This story was produced by El Tiempo Latino. La puedes leer en español aquí.
In 2021, there were just over 300 proven cases of human trafficking reported in D.C., Maryland, and Virginia. But experts consulted by El Tiempo Latino say that’s a drastic undercount.
Among Hispanic communities, labor and sex traffickers tend to be family members, neighbors, or friends of their victims. This makes quantifying and preventing the problem particularly challenging.
“It’s a drama playing out in the shadows. You don’t know who is experiencing this situation until they seek help,” says Heidi Álvarez, director of the SAFE Center for Human Trafficking Survivors at the University of Maryland. The center provides services for survivors of human trafficking and advocates for resources and legislative intervention in the state of Maryland.
“For those affected, it is difficult to know where the employment or romantic relationship boundary ends and that of exploitation begins,” Álvarez says.
One local woman, Blanca, was a university student and had a job in a supervisory rolein her home country. But raising her family as a single mother was an uphill battle. And a friend of her mother’s seemed to be doing very well in the United States, always talking about how life was easier here. (She was interviewed through the SAFE Center staff, and her name has been withheld for her safety. “Blanca” was the name she chose to represent her.)
The family friend won the affection of Blanca and her children. One day she sent Blanca a message: “Move here; I’ll give you a job, then you pay me for the trip and that way you can get ahead with your children.”
Blanca agreed and set out to cross the border with her youngest child in her arms.
“I started working at the cleaning company she owned,” Blanca said. “She never told me how much she would pay me and I was embarrassed to ask. I worked from 6:30 a.m. to 4 p.m. Then she would take me to clean the machines and the floor of a laundromat she’d bought. My workday would end at 11 p.m. with no days off.”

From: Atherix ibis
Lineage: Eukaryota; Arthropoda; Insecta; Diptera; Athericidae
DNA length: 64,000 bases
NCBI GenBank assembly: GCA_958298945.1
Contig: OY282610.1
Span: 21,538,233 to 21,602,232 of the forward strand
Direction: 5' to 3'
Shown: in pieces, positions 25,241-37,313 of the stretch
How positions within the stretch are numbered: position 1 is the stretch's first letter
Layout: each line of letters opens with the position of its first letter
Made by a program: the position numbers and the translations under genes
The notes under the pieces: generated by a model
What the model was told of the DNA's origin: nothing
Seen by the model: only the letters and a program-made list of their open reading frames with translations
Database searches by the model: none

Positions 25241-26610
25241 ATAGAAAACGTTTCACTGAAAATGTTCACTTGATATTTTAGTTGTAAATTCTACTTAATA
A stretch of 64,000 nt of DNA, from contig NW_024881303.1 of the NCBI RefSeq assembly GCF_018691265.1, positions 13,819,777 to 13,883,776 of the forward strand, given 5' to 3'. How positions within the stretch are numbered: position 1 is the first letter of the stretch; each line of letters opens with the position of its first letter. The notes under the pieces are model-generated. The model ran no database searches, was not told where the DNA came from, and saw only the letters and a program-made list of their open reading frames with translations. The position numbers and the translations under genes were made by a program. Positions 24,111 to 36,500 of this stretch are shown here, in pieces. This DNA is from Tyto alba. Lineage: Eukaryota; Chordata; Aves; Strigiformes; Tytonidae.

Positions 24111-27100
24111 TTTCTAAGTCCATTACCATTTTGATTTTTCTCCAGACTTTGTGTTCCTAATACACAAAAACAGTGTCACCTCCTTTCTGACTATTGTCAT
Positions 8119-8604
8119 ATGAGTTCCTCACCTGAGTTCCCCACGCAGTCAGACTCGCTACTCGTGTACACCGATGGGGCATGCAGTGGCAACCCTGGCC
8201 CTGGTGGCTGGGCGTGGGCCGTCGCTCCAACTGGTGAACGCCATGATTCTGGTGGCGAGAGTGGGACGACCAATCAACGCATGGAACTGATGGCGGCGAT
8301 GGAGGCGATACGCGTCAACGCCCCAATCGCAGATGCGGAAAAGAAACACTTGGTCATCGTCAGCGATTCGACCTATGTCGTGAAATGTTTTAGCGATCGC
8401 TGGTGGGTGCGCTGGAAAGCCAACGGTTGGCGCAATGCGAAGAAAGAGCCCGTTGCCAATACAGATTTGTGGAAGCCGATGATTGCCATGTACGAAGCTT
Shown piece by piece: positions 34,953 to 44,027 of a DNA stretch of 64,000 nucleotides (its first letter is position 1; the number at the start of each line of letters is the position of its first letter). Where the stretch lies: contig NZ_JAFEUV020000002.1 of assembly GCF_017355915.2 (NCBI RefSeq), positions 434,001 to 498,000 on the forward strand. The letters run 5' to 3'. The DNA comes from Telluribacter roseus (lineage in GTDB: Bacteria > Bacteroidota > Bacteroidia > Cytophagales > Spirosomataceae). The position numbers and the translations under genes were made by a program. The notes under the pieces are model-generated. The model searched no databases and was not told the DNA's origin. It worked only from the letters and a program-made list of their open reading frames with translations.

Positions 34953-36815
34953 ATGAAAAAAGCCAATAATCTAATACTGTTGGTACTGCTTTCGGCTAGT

Her pay ended up being $250 a week, from which the woman deducted Blanca’s travel expenses and rent. “I barely had enough left to eat.”
A business of greed
Of the two types of trafficking, sex trafficking is better known, easier to identify, and most reported. Labor exploitation like Blanca experienced is the most common among Latino victims and often takes place in legal environments because it is more difficult to identify. Both feed on the poverty and desperation of the people who are preyed upon.
But Blanca’s testimony shatters the myth that this illegal activity is committed predominantly by strangers.
“The trafficker is someone in our midst who takes advantage of people’s vulnerabilities, needs, lack of knowledge of the country, language and a different geography,” says Rafael Flores, director of bilingual communications at Polaris, the nonprofit that operates the National Human Trafficking Hotline for the U.S. Department of Health and Human Services. “It is someone who always threatens to call la migra (immigration authorities).”
A distinction must be made between smuggling and trafficking. The first is committed by coyotes with consent from the person being moved. The second involves crimes of physical force, fraud such as false job offers, or coercion, including holding someone against their will.
“I prosecuted for human trafficking a woman no more than five feet tall, the owners of two restaurants, an 85-year-old man and another 65-year-old woman,” says Renee Battle-Brooks, executive director of the Prince George’s County Human Rights Commission.
“The trafficker is that man or woman who comes to the laundry business and asks ‘how much do they pay you? If you want I can help you earn more.’ Or it could be the neighbor recruiting girls and boys between 11 and 14 years old,” she adds.
Exploitation is normalized across the United States. A New York Times investigation published in February portrayed the lives of Central American children in 20 states with endless working hours, dangerous conditions, miserable pay, almost no time for school and no right to health care. Migrant children in California processed milk used in Ben & Jerry’s ice cream, others in Alabama made Fruit of the Loom socks, and migrant kids in Michigan were found making parts used by Ford and General Motors, according to the Times.
A problem that affects everyone
“In Maryland, what you see the most is exploitation in domestic work, in restaurants, landscaping, and cleaning,” says Álvarez of the SAFE Center at UMD. “Many are Latinas, but not all. We have also seen cases of combined labor and sexual exploitation.”
Battle-Brooks insists on demystifying the belief that trafficking only affects immigrants. As of 2020, the most common country of origin among SAFE clients was the United States (41%).
“We are seeing cases against those who were born here or have been living here for a long time, against the LGBTQ community and people with disabilities,” the Prince George’s County official says. “As of October 2019, it is illegal in Maryland to exploit labor. We now know it happens in restaurants, nail salons, hair salons, in agriculture, construction, and among day laborers.”
She is concerned that very few cases reach the police.